4. Opt for safe fillings
Before getting any fillings while pregnant, you should talk to your dentist to discuss any concerns. The numbing agents are pregnancy safe.
However, certain filling materials are safer for a developing baby than others. Traditional dental amalgam consists of metals like silver, tin, and copper mixed with liquid mercury.
Most people aren’t affected by such small exposure to mercury. However, it can create problems with your developing child’s neurological development. It may be safer to choose an alternative filling option.
5. Watch for changes
You know your mouth better than anyone. An easy way to prevent long-term damage to your teeth or gums is to be on the lookout for any changes.
Tell your dentist if you notice excessive gums, redness, swelling, or bleeding. Also, keep track of any differences in your teeth, like a change in color, increased sensitivity, or abnormal looseness.
6. Rinse your mouth after vomiting
It’s tempting to brush your teeth right after experiencing morning sickness. However, the scrubbing action while fresh stomach acid in your mouth will eat away at your enamel.
To remove the nasty taste and some of the acids, rinse your mouth with water and baking soda. Brushing your teeth in about an hour is safe if you’d like.
Most of these tips are for moms-to-be, but they can also be helpful during the postpartum period when your hormones are still out of whack. Breastfeeding can prolong some of these symptoms.
However, it also works wonders for your new baby’s dental health. Babies who are breastfed are 3.7 times less likely to have bite issues. Plus, the antibodies in your breast milk can help your child fight tooth decay.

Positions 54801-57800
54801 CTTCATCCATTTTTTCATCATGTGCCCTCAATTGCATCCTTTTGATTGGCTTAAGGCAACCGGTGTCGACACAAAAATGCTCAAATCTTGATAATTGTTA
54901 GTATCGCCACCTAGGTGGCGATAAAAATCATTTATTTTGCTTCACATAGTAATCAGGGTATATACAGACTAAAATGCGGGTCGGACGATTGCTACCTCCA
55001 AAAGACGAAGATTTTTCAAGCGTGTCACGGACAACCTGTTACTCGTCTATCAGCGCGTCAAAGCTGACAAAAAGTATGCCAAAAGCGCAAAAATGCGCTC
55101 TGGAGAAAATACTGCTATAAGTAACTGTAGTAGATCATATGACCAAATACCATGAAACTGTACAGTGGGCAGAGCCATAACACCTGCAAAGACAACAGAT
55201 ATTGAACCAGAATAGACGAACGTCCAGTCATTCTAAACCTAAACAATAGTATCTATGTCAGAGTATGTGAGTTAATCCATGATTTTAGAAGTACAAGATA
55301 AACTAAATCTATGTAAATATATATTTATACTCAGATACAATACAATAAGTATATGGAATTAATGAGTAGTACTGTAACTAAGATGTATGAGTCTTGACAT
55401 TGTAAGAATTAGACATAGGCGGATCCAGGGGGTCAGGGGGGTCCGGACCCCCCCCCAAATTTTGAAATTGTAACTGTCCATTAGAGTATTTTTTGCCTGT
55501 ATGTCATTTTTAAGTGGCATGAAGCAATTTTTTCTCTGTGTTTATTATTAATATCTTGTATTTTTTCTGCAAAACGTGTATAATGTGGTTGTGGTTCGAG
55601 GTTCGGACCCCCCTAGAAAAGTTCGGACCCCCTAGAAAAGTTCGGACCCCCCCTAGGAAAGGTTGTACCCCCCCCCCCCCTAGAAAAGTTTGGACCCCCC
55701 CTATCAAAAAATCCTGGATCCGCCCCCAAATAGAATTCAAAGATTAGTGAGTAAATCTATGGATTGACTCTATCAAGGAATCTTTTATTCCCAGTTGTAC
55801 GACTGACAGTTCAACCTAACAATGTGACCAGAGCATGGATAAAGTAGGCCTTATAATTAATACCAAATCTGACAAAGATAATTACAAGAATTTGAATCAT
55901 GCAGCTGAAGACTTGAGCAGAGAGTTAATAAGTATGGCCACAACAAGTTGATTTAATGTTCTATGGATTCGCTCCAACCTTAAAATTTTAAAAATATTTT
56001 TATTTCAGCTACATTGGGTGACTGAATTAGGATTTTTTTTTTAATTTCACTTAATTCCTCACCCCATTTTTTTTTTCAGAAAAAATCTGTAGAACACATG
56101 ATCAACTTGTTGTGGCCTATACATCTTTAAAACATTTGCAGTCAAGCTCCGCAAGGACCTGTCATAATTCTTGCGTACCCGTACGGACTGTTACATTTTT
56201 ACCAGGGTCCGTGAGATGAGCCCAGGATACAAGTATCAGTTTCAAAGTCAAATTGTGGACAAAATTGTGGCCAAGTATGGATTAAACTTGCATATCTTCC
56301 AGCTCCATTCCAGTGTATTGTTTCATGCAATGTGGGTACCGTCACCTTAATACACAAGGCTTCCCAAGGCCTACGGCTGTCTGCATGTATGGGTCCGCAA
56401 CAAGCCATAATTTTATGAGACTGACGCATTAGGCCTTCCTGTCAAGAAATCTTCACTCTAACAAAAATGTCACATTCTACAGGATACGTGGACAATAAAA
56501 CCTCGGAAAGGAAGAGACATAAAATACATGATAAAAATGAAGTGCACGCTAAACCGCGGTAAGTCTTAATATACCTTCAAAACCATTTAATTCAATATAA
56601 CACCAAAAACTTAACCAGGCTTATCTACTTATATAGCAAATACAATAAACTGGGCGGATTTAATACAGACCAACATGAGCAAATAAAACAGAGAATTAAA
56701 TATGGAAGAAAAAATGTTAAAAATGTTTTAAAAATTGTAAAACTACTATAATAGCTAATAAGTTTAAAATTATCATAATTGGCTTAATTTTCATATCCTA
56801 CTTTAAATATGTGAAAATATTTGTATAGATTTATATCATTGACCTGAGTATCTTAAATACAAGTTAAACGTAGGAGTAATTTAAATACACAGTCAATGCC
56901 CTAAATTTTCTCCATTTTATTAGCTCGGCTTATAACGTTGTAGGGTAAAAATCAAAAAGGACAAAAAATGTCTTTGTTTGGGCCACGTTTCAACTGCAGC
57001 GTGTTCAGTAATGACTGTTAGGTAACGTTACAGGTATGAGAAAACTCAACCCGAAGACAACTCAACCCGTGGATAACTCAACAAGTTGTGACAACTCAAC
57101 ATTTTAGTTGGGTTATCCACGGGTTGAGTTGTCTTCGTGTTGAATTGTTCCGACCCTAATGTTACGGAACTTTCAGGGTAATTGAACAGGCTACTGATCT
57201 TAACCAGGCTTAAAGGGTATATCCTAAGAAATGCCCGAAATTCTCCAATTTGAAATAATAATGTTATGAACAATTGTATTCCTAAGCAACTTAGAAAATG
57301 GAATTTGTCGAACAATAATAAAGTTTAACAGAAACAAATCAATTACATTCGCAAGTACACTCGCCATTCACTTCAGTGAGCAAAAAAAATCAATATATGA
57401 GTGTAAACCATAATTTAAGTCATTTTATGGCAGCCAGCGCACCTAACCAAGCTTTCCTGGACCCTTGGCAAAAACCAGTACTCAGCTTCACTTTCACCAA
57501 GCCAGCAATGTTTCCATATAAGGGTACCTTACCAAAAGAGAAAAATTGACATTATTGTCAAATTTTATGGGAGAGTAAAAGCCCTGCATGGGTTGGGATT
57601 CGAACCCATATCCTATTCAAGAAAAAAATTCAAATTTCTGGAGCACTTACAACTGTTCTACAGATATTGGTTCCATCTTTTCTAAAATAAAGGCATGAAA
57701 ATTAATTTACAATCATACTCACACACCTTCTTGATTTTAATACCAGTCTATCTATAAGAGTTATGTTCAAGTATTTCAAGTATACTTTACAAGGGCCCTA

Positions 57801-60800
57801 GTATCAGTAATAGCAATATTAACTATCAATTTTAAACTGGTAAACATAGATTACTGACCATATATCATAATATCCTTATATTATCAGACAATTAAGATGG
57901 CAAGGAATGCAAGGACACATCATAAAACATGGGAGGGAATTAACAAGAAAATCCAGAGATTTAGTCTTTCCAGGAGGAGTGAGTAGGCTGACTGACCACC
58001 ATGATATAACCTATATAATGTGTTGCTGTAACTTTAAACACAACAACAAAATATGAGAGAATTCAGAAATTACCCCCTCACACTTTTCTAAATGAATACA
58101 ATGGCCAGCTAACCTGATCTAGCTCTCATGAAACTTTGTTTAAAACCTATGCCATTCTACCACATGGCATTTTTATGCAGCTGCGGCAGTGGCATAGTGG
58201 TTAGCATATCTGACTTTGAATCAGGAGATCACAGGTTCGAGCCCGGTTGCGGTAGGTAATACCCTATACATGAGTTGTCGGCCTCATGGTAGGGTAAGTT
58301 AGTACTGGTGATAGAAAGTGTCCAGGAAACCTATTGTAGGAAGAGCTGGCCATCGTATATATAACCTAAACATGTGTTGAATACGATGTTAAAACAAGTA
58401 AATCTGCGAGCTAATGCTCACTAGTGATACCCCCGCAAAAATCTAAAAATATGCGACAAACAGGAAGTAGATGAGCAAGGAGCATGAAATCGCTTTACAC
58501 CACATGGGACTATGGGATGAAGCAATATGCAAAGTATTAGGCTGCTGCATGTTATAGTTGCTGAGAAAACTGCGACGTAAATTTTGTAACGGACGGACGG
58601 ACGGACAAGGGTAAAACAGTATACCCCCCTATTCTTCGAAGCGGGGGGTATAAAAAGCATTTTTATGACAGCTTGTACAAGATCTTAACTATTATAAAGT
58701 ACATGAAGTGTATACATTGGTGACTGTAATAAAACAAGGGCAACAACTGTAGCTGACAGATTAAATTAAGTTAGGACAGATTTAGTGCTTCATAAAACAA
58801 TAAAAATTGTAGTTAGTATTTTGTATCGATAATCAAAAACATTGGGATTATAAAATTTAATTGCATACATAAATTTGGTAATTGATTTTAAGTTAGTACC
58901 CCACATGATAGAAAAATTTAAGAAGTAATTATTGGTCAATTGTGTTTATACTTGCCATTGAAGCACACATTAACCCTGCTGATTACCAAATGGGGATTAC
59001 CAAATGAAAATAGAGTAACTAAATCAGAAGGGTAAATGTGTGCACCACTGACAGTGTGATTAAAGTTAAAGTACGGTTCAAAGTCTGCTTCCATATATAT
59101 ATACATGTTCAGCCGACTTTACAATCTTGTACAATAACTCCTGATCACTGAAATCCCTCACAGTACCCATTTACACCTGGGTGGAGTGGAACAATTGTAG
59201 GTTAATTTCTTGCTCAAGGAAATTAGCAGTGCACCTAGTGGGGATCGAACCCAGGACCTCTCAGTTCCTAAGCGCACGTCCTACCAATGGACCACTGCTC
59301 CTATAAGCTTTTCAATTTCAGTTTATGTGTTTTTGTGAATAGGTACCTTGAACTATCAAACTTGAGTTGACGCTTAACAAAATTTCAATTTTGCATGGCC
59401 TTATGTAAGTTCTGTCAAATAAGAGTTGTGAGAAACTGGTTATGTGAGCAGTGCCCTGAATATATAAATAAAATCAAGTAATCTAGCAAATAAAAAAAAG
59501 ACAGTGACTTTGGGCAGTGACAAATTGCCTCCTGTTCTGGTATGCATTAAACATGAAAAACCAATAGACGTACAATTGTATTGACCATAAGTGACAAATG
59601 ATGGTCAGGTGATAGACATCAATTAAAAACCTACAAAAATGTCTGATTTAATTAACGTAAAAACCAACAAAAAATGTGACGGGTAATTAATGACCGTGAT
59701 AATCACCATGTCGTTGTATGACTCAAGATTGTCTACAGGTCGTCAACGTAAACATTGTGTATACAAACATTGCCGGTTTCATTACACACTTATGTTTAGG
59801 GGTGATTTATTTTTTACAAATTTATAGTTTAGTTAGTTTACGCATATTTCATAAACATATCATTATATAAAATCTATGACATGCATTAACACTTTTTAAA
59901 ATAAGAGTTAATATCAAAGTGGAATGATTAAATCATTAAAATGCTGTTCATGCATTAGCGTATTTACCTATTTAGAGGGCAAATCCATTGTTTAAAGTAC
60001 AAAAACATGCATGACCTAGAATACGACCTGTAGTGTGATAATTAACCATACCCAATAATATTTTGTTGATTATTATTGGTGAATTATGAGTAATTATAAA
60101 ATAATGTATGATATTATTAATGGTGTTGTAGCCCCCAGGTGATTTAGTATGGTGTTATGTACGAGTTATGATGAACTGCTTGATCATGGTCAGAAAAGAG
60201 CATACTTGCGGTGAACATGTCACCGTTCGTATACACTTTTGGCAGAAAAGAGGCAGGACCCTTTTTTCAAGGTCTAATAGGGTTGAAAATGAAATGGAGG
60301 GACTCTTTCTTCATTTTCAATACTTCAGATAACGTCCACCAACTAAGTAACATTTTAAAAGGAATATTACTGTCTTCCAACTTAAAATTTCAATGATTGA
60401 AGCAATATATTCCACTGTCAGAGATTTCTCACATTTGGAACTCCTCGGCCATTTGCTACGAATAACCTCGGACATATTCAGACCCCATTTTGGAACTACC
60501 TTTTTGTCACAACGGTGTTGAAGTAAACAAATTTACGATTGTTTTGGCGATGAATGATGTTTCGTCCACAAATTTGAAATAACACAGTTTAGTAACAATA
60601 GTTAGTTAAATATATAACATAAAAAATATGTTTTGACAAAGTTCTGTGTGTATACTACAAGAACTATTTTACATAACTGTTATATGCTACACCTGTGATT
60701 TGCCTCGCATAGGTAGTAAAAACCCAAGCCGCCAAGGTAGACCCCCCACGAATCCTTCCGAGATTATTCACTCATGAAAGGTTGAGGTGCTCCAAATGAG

8. Find alternative ways to satisfy cravings
Sugary foods are a cornerstone of pregnancy cravings. Indulging in chocolate, ice cream, and baked goods may satisfy your sweet tooth but can wreak havoc on your teeth.
The sugars in your favorite treats provide a smorgasbord for the plaque bacteria in your mouth and encourage tooth decay. Cut sugar wherever you can and choose healthier snacks.
9. Eat a balanced diet
Getting a wide variety of nutrients is essential during pregnancy and postpartum. Choosing lean proteins, healthy fats, and a rainbow of vegetables will keep you full for longer and reduce the likelihood of tooth decay from sugary binges.
Pregnancy also increases your need for calcium and vitamin D, which are necessary for your baby’s healthy development. Without enough of those nutrients, your body will leech the required supply from your bones and teeth, causing them to become more brittle.
Adding seeds into your diet, like pumpkin and sesame, will increase your intake and support you and your little one without compromising your dental health.
10. Chew sugar-free gum
Saliva is your mouth’s best defense against plaque buildup and tooth decay. It washes away the sugars and acids bacteria need to thrive.
Chewing a sugar-free stick of gum after meals can combat stray food particles until you can brush your teeth again. A minty variety can improve your oral health further by reducing your nausea.
11. Stay hydrated
Another way to keep up your saliva supply is to stay hydrated. Avoid sugary drinks because these will add to the sugars coating your teeth and gums. Instead, keep a reusable water bottle with you at all times.
Your baby, body, and teeth will benefit from constant fluids.
You have the tools to maintain good dental health
The possible oral symptoms of pregnancy may seem overwhelming on top of everything else you experience these nine months, but they’re easily manageable.
You can negate or improve almost every single one with a handful of lifestyle changes. Then you can shift your focus to more exciting things, like preparing the nursery, buying adorable baby outfits, and planning for your postpartum recovery.
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Mia is a freelance writer and researcher with a passion for health and wellness and over 3+ years of experience. Mia is also the Founder and Editor-in-Chief of Body+Mind Magazine, an online healthy living publication.